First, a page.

Skip to main content

The Journal Gazette

  • Associated Press Notre Dame cornerback Julian Love returns an interception against Wake Forest on Saturday. Love leads the Irish this season with three interceptions.

Wednesday, November 08, 2017 1:00 am

Resolve of Irish could be tested

Hurricanes used to close games this year

CHRIS GOFF | The Journal Gazette

Notre Dame at Miami

When: 8 p.m. Saturday

Where: Hard Rock Stadium, Miami Gardens, Fla.


Radio: 1190 AM, 107.5 FM

SOUTH BEND – There are times when folks just look at No. 3 Notre Dame and see a team in a perfect world.

As in, only sunshine, rainbows with pots of gold at the end of them and three-touchdown leads as far as the eye can see.

One of the most unlikely stories in college football continues to get better, what with the Irish leading the nation in yards per rush, their plus-12 turnover margin tied for fifth best in the country and their average margin of victory being 25.9 points.

Overall, Notre Dame has put up 372 points, a total that includes 34 offensive touchdowns and equates to 41.3 points per game (seventh in the nation). If the Irish didn't score another point for the remainder of 2017, this season would still be 15th on the program's scoring list, outdistancing 114 others.

Life is good for the Golden Domers these days. They retained their hold on the coveted No. 3 spot in the second iteration of weekly rankings from the College Football Playoff selection committee.

Yet, there are some worry lines. Shallow ones – but present nonetheless.

Up next is a trip to Miami Gardens, Florida, where Saturday's prime-time matchup with No. 7 Miami (8-0) should reveal even more about what these Irish (8-1) are made of in a matchup of two of the nation's surprise teams of 2017.

“It's our biggest challenge of the year, by far,” Notre Dame wide receiver Chase Claypool said. “We all know that. We know we can't go into a game thinking we're going to blow someone out.”

And therein lies the rub. What happens when things get a little rocky? How do the Irish react when they find themselves in a close game in the fourth quarter?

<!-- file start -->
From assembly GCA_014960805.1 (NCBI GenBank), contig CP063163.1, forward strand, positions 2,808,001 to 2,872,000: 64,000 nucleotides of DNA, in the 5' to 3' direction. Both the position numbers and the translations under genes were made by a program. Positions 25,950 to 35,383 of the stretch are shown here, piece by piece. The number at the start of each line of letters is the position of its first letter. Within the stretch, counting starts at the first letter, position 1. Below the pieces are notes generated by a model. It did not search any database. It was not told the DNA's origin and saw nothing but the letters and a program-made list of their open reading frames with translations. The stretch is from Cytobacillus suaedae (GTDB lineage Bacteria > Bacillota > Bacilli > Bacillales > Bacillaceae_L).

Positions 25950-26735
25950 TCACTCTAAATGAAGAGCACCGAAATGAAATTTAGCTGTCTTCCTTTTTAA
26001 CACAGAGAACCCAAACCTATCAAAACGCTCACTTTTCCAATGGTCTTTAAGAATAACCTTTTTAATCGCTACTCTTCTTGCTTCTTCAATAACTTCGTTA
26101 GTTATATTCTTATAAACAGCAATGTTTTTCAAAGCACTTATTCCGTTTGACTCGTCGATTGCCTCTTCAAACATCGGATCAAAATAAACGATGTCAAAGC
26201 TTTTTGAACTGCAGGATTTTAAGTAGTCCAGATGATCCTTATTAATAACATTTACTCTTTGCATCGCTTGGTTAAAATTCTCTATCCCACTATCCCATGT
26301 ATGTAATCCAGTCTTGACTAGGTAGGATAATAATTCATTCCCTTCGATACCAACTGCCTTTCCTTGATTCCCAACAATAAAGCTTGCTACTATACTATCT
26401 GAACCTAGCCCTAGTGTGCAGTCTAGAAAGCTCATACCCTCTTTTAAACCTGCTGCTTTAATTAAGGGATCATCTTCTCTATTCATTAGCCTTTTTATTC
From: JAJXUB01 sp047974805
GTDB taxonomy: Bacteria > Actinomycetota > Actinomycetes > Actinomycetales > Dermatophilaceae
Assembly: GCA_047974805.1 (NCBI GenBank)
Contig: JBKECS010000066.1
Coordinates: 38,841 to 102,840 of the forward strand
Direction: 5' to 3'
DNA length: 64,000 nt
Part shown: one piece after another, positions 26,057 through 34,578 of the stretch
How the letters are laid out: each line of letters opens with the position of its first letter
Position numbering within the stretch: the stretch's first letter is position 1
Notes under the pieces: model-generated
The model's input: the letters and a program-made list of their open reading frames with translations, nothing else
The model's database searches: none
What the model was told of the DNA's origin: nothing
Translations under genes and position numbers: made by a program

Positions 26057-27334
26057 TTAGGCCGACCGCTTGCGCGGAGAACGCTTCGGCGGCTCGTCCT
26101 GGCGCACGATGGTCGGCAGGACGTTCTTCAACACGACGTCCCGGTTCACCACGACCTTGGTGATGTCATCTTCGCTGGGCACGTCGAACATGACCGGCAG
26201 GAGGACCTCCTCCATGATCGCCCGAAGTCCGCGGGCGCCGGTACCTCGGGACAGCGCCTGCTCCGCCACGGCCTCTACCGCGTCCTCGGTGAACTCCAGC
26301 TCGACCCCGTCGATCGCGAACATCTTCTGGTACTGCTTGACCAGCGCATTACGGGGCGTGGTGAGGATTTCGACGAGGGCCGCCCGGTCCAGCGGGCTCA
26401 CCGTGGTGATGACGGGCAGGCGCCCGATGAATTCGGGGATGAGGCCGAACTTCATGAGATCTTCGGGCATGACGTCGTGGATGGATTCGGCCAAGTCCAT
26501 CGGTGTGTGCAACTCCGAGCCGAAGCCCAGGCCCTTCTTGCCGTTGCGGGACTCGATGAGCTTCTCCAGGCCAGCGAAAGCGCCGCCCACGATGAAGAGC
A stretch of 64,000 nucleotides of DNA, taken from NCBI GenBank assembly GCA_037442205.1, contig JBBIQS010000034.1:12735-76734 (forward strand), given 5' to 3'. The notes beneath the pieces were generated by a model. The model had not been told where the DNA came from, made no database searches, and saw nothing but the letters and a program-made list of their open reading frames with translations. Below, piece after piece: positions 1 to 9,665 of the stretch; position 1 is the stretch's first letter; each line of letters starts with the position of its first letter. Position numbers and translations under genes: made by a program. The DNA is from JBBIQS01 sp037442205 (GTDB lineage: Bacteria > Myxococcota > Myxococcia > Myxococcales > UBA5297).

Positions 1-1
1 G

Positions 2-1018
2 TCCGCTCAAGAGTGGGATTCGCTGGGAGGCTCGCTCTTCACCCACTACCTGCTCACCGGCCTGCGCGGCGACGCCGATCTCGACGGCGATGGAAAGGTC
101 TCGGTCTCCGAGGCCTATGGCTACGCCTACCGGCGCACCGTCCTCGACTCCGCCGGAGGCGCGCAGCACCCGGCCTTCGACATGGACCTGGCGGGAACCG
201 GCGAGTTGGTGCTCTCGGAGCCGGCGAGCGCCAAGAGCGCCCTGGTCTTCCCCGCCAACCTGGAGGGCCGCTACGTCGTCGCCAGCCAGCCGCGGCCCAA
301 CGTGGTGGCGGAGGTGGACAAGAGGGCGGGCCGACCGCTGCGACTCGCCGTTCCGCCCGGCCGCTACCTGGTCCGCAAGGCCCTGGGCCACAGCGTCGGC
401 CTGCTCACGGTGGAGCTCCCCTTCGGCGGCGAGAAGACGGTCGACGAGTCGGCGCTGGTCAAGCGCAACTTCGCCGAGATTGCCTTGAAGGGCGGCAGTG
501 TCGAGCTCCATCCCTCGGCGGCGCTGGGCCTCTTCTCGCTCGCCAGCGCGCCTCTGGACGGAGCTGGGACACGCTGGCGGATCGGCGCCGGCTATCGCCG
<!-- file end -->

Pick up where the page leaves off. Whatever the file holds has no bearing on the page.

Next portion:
Coach Brian Kelly has taken his team from the ashes, but there might be a bit of lingering residue from last year's 4-8 mess. That would be the question of whether the Irish can be tough and clutch when they need to be.

The only close game Notre Dame has been in this season was at home Sept. 9 against Georgia, and the Bulldogs pulled out a 20-19 win after trailing by two in the final four minutes.

If you start the clock at Notre Dame's gut-wrenching defeat to Clemson on Oct. 3, 2015, the Irish are 3-10 in their past 13 games decided by eight points or fewer.

This year, while Notre Dame has been wearing opponents out and breaking open games in the second half, many of Miami's games have become a grind. One-possession victories account for half of the Hurricanes' total.

“There's been a lot of tight ones,” Miami coach Mark Richt said. “Last year we had three very close games and lost all three. This year, we've found a way to win every one of them. That's the formula: Win your close games and have a few where there's not so much drama.”

It remains to be seen how Notre Dame will respond to in-game adversity if Miami takes it down to the wire and Hard Rock Stadium is rocking. It's a virtual must-win contest for each side in terms of the playoff hunt.

Kelly, however, doesn't envision his team being burdened by the pressure of confronting its fourth-quarter demons. He insisted this is a different team from last year and one that learned from not finishing the job against Georgia.

“You hate to learn lessons in losses,” Kelly said, “but sometimes you have to learn some painful lessons.”